- Associated Press - Friday, November 6, 2015

MEMPHIS, Tenn. (AP) - The top prosecutor in Memphis took more than two months to review an 800-page investigative report by the Tennessee Bureau of Investigation on the shooting death of a black teen by a white police officer. Then she recommended that a grand jury charge the policeman with voluntary manslaughter.

In just a few hours, the grand jury brushed aside Shelby County District Attorney Amy Weirich’s recommendation, clearing Officer Connor Schilling of criminal wrongdoing. Now, lawyers for the family of 19-year-old Darrius Stewart want a special prosecutor to review the report or initiate a new investigation in order to present a new case for charges against the officer to a different grand jury.

Carlos Moore, an attorney for Stewart’s father, Henry Williams, says Weirich’s recommendation to the grand jury to charge Schilling wasn’t strong enough.

“She was too close to the situation … Amy was just going through the motions,” Moore said. “We want the man to face trial.”

Weirich’s office did not immediately respond to requests for comment Friday.

Stewart was a passenger in a car stopped by Schilling for a headlight violation on July 17. According to police, Schilling ran Stewart’s identification and found the teen had outstanding warrants from Illinois and Iowa. Schilling had put Stewart in the back of his squad car, without handcuffs, as he checked on the warrants.

Dispatchers then told Schilling that Stewart should be arrested. As the officer approached the back of the squad car to handcuff Stewart, he kicked open the door, grabbed the handcuffs and starting beating the officer with them, according to police.

As they fought on the ground, Schilling fired his service weapon, wounding Stewart. The teen died at a hospital of two gunshot wounds, a medical examiner found.

Stewart’s death, like other high-profile cases nationwide in which unarmed black men were killed by police officers, prompted rallies and vigils. The Memphis rallies were peaceful.

Weirich, who is white, handed over the shooting investigation to the Tennessee Bureau of Investigation, the state police agency. She received the report Aug. 20, asking the community for patience as she reviewed its findings.

On Tuesday, she told reporters about her recommendation to the grand jury to charge Schilling with voluntary manslaughter and use of a firearm in the commission of a dangerous felony. The case was presented to the grand jury on Tuesday, and it declined to indict Schilling on the same day, she said.

“As difficult as this news will be for the community to receive, I think what has to be stressed is the process worked, the system worked, our criminal justice system worked the way it was designed,” Weirich said. “There was an independent investigation, there was an independent review of that investigation, and there was an independent presentation and decision on that work.”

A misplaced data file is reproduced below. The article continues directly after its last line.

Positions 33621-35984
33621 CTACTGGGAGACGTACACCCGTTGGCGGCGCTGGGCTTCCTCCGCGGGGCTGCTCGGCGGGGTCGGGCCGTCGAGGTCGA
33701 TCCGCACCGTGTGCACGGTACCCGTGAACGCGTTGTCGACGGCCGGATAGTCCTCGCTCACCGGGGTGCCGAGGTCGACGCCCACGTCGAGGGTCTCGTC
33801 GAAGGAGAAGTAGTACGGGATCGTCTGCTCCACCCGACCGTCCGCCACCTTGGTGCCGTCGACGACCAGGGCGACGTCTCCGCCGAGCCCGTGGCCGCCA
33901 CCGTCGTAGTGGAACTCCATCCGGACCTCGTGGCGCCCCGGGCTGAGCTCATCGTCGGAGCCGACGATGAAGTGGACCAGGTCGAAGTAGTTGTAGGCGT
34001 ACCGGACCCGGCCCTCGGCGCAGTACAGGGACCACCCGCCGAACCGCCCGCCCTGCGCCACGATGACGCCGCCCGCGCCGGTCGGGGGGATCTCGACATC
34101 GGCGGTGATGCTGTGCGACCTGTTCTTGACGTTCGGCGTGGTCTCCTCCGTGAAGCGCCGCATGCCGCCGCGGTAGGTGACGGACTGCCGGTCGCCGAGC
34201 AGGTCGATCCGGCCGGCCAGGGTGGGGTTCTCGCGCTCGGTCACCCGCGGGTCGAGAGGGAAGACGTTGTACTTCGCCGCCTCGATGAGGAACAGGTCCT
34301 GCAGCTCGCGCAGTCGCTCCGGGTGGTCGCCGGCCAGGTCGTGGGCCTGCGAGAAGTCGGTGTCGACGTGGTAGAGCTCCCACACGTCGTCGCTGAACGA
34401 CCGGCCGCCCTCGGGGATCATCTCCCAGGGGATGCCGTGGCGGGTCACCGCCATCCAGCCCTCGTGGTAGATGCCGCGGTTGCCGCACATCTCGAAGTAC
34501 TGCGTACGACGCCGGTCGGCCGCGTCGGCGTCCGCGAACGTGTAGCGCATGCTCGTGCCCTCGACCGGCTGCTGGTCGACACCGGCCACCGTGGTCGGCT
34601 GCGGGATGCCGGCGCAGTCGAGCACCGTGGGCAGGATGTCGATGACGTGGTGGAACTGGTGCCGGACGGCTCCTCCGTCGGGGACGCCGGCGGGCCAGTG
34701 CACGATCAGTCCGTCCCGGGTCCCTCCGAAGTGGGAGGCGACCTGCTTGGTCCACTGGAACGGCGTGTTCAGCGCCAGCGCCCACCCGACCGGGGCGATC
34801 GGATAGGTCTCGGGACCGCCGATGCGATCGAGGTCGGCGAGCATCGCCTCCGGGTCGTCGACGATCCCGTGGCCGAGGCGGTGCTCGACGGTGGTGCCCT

Weirich’s office then released information about how grand juries are assembled. They are made up of 12 members, five alternates and a foreman, all selected by an administrative judge of the Criminal Court. The foreman serves two years while other members serve two months. Weirich said the case could be presented to a grand jury a second time if new evidence were to emerge.

Meanwhile, some black community leaders suggested the grand jury had rushed the decision.

“Something smells bad with our justice system,” Noel Hutchinson, pastor at First Baptist Church, Lauderdale, said during a news conference Tuesday.

U.S. Rep. Steve Cohen, a Memphis Democrat, has said he would like to see the case handled by an independent prosecutor not from Shelby County. Cohen also has reached out to U.S. Attorney General Loretta Lynch to ask for help in determining whether any civil rights have been violated.

Stewart’s family has echoed those calls. They also want Schilling, who faces an administrative hearing as early as next week, to resign or be fired.

Schilling’s lawyer, Art Quinn, said Wednesday that the officer was just doing his job in trying to arrest Stewart and did nothing wrong. Quinn said he does not fear a federal investigation.

Weirich has petitioned Chancery Court for release of the TBI report. That would depart from normal protocol, because the agency’s case files are confidential under state law, and the bureau typically does not release details of ongoing investigations.

Moore said he wants the Stewart family to see the report before it is released to the public because it may contain personal details about their son.

“We believe the report will contain information about the last moments of their son’s life,” Moore said. “The family deserves a minutia of respect.”

Copyright © 2018 The Washington Times, LLC.

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